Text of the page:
Sen. Bernie Sanders offered up a plan on Monday to completely eliminate the student loan debt of every American, staking out uncharted territory in the Democratic presidential primary.
The new legislation would cancel $1.6 trillion of student loan undergraduate and graduate debt for approximately 45 million people. His ambitious plan has no eligibility limitations and would be paid for with a new tax on Wall Street speculation.
The proposal goes further than the plan previously unveiled by his Democratic primary rival Sen. Elizabeth Warren. Her debt relief package was subject to income eligibility levels to determine how much relief the average person would receive — parameters that Warren said were aimed at closing the racial wealth gap. Under the Sanders plan, if you have student debt of any kind it would be canceled the second the legislation is signed into law.
“This proposal completely eliminates student debt in this country and ends the absurdity of sentencing an entire generation, the millennial generation, to a lifetime of debt for the crime of doing the right thing — and that is going out and getting a higher education,” Sanders, flanked by activists and supporters, said at a news conference in Washington on Monday.
Sanders introduced the legislation with Minnesota Rep. Ilhan Omar and Washington Rep. Pramila Jayapal, co-chair of the Congressional Progressive Caucus. New York Rep. Alexandria Ocasio-Cortez, who will co-sponsor a pair of House bills that serve as companion legislation to Sanders’ Senate plan, was also by his side for the announcement.
“The bottom line is we shouldn’t be punishing people for getting to higher education,” Sanders said. “It is time to hit the reset button. Under the proposal that we introduced today, all student debt would be canceled in six months.”
This rollout comes at a time when second place in Democratic primary polling, behind former Vice President Joe Biden, seems up for grabs — with Warren rising in recent voter surveys. With this latest, detailed pitch, Sanders is aiming to solidify his credentials as the most progressive candidate in a field that has largely embraced the priorities he brought to a national audience in 2016. The proposal is sure to invite new criticism from Democratic moderates, who have sought to cast themselves as pragmatic alternatives to Sanders’ efforts to fundamentally remake the country’s economic system.
On the stump and in interviews, Sanders has long spoken about finding ways to relieve the burden of student debt, but this this is his most specific plan to date. He teased the announcement during an event in South Carolina on Saturday night.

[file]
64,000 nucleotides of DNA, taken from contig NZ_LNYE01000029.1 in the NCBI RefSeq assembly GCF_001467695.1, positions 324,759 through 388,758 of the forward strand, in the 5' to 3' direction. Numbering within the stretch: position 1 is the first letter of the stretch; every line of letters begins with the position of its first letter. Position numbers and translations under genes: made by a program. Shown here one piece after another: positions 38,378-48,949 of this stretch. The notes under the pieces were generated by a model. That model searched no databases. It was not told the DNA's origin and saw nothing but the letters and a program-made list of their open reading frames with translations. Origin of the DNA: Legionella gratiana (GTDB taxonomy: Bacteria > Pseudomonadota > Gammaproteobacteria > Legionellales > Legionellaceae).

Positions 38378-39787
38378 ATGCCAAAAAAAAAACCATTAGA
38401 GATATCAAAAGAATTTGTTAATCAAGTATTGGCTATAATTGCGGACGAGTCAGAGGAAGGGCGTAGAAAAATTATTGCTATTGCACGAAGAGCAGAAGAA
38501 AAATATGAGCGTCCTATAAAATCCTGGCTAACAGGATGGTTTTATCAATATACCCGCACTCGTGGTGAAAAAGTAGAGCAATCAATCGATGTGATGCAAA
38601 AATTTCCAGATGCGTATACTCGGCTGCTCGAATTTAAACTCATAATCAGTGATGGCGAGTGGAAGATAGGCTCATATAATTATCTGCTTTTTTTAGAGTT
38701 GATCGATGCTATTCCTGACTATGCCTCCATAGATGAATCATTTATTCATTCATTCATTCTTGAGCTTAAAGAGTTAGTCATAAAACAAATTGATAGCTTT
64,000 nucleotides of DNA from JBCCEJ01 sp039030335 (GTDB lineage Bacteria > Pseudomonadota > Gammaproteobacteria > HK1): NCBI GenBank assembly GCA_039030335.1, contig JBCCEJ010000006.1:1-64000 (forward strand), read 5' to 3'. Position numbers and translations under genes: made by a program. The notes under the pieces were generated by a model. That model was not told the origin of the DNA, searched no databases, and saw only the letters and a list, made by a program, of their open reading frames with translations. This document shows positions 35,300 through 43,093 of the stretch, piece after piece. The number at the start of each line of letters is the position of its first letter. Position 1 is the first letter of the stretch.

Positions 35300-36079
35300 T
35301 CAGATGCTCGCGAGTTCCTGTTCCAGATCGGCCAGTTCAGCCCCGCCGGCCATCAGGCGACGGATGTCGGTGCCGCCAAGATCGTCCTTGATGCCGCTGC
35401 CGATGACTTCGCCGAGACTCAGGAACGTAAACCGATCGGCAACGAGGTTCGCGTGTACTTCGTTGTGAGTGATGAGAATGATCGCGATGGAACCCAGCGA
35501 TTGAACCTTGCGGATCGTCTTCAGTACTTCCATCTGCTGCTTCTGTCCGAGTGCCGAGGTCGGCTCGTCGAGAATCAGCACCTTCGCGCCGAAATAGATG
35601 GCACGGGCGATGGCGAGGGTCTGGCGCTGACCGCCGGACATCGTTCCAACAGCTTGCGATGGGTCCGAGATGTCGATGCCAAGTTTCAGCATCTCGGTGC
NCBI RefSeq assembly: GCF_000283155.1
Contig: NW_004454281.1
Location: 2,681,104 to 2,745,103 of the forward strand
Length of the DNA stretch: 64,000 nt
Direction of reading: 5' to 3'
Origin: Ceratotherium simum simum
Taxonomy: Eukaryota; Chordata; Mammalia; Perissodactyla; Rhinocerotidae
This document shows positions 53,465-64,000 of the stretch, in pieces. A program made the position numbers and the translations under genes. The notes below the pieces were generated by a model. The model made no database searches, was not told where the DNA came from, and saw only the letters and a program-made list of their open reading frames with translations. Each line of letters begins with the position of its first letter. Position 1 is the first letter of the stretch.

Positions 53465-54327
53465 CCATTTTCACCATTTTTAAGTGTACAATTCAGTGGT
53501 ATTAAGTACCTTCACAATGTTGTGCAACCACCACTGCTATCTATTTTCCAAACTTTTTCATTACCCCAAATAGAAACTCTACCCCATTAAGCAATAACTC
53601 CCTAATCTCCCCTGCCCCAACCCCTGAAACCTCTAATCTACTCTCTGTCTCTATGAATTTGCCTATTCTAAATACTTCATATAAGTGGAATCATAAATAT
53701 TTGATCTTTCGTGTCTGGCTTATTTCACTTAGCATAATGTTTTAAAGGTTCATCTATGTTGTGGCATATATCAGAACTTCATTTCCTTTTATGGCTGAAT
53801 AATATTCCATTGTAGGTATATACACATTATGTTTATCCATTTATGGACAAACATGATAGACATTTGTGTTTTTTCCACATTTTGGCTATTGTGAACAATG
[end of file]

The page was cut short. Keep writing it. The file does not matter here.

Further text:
“We are going to forgive student debt in this country,” Sanders said last weekend. “We have for the first time in the modern history of this country a younger generation that if we don’t change it, and we intend to change it, will have a lower standard of living than their parents, more in debt, lower wages than their parents, unable to buy the house that they desire.”
The plan is part of a more comprehensive “college for all” program that Sanders has already released in pieces and includes free tuition at all four-year public colleges and universities, as well as community colleges. The broader proposal also includes subsidies to reduce the cost of tuition and fees for low income students at private colleges that historically serve underrepresented communities.
“We will make a full and complete education a human right in America, to which all of our people are entitled,” Sanders said on Monday. “This means making public colleges, universities and HBCUs tuition-free and debt-free by tripling the work study program, expanding Pell grants and other financial incentives.”
Sanders also talked about his detailed roadmap — centered on new taxes on Wall Street — to raise the $2.2 trillion dollars necessary to pay for this program and his other college funding plans. It will include a 0.5% tax on stock trades (or 50 cents for every $100 worth of stock), a 0.1% fee on bonds, and a 0.005% fee on derivatives. Sanders believes that could raise more than $2.4 trillion dollars over the next ten years.
The centrist group Third Way — a vocal Sanders critic that he recently described as a mouthpiece for “the corporate wing of the Democratic party” — slammed the proposal before Sanders formally introduced it, calling it “bad policy and bad politics.”
“It’s a regressive giveaway that primarily benefits upper middle class people who attended elite four year colleges,” Lanae Erickson, Third Way’s senior vice president for social policy and politics, said in a statement. “And there’s nothing about that which will help Democrats appeal to the bulk of black, white, and Latinx voters who don’t have a degree.”
Sanders has already introduced the Wall Street speculation tax, which he calls the Inclusive Prosperity Act. At an event on Sunday in South Carolina he delivered the political argument for using it to help millions of Americans struggling with student debt.
“Congress voted to bail out the crooks on Wall Street, do you remember that?” he asked the crowd to a chorus of boos. “They provided seven hundred billion in federal loans and in addition trillions of dollars in zero or very low interest loans. So I think the time is now for Wall Street to repay that obligation to the American people. If we could bail out Wall Street, we sure as hell can reduce student debt in this country.”